Risk factors when you have diabetes include high blood sugar levels, high cholesterol, and high blood pressure. These can increase your risk of developing diabetic retinopathy, which can lead to diabetic macular oedema.

Diabetic macular oedema diagnosis

Regular diabetic eye screening can detect diabetic macular oedema, often before noticeable symptoms develop. If you might have diabetic macular oedema, you will be referred to hospital for further tests, which can include:

  • A dilated eye test: you'll be given eye drops that dilate your pupils, so an eye specialist can examine the back of the eye in detail.
  • An optical coherence tomography scan (OCT): this special camera uses light waves to create a detailed image of the retina. It's not an invasive test; you just look into the machine for a few seconds.
  • Fluorescein angiography: you have a dye injected into your arm, which shows up in the blood vessels in the retina. This allows a detailed look at the back of the eye.

These tests help determine what type of diabetic macular oedema you have. When the very centre of the macula, known as the fovea, is involved, this is known as 'centre-involving DMO'. If the fovea isn't affected, it's known as non-centre involving DMO. Another type of diabetic macular oedema happens when the blood vessels supplying the macula shut down completely, which leads to sight loss.

When to get medical advice

Everyone aged 12 and older with diabetes should have a diabetic eye examination at least once a year. These eye exams monitor your eyes for early signs of diabetic eye disease before you experience vision problems.

In between appointments, if you notice any changes to your eyesight, especially any sudden changes, see your optician or contact your ophthalmologist urgently.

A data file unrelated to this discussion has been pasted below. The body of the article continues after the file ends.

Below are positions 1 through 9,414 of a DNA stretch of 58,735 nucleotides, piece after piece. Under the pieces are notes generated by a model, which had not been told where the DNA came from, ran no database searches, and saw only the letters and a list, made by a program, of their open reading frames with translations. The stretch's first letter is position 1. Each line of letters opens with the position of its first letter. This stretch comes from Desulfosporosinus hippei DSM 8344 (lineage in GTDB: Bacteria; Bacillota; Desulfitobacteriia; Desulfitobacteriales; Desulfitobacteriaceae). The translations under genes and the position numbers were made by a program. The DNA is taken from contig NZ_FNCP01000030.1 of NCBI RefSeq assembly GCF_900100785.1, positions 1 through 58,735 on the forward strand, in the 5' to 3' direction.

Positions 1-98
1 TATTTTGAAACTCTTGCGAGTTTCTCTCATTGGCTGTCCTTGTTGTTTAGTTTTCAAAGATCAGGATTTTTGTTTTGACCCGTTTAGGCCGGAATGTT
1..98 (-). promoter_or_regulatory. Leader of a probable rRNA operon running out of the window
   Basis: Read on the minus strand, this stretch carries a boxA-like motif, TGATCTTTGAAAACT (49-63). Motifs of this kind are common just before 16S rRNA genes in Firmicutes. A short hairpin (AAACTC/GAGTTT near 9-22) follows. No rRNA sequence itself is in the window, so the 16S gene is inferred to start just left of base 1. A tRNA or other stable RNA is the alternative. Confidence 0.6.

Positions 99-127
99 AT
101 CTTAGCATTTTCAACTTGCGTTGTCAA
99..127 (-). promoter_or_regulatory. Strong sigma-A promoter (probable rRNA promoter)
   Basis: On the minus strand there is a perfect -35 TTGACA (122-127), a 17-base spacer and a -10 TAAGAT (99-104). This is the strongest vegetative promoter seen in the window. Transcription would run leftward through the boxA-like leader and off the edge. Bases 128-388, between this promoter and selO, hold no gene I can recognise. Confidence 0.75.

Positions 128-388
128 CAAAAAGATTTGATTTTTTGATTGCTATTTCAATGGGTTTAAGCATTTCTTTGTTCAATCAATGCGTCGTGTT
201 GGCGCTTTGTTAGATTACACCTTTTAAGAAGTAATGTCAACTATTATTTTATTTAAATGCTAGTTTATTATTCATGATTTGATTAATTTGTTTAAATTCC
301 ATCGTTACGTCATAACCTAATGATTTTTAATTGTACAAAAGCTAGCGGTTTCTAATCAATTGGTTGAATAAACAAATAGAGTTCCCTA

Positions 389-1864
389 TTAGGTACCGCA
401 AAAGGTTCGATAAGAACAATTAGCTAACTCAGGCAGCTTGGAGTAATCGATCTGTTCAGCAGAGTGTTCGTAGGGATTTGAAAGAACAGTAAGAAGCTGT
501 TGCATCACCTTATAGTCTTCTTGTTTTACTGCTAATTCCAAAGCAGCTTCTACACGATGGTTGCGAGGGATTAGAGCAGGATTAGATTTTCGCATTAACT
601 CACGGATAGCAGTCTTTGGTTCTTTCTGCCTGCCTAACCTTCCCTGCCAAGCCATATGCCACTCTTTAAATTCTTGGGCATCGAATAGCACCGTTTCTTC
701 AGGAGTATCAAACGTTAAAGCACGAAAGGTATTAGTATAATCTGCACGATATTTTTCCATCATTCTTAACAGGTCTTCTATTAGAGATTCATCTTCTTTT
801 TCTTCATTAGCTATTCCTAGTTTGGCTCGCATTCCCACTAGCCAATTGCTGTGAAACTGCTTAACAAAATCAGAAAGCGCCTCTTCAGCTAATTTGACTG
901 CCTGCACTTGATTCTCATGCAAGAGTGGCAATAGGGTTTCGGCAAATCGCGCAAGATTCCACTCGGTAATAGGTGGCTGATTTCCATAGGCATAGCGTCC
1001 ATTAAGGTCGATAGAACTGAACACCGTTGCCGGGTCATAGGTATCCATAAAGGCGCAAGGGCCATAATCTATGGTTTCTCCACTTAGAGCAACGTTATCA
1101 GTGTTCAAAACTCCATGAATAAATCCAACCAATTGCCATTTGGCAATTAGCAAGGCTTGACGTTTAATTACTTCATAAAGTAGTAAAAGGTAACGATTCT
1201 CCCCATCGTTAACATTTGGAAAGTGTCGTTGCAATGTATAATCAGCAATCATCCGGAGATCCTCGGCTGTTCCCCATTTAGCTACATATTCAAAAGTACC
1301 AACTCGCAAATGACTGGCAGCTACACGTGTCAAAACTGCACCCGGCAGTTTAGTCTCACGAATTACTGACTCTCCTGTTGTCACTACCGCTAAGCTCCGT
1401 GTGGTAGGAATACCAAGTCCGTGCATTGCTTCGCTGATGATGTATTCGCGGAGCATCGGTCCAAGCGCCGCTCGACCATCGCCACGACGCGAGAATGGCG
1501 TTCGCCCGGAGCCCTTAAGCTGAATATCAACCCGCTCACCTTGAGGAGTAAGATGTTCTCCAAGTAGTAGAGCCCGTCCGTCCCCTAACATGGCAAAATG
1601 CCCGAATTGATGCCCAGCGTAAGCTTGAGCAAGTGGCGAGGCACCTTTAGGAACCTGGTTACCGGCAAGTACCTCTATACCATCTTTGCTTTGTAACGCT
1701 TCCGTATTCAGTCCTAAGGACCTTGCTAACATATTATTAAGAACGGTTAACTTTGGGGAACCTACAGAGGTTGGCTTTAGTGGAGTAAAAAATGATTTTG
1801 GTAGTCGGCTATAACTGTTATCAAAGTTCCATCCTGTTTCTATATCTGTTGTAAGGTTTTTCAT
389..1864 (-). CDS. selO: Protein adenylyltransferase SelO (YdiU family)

Living with diabetic macular oedema

It's normal to worry if you're diagnosed with a condition like diabetic macular oedema. You'll be dealing with treatment, managing your diabetes, and having check-ups to monitor any changes to your sight.

What's more, you might worry about how you'll cope if you do experience some loss of vision. Talking to friends and family about your feelings can help, as can talking to people with experience of living with diabetic macular oedema. There's also lots of practical support to help you adjust and make the most of your vision.

Frequently asked questions

Medically reviewed by: The Royal College of Ophthalmologists on 18/10/2022

Edited by: Nick Astbury FRCS FRCOphth FRCP
Clinical Associate Professor

The Royal College of Ophthalmologists champions excellence in the practice of ophthalmology and is the only professional membership body for medically qualified ophthalmologists. The RCOphth is unable to offer direct advice to patients. If you’re concerned about the health of your eyes, you should seek medical advice from your GP, optometrist or ophthalmologist.

In this section...

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In our eye conditions hub, we explore some of the most common conditions and share guidance on their real-life implications, so you can understand more about what living with this condition might mean for you.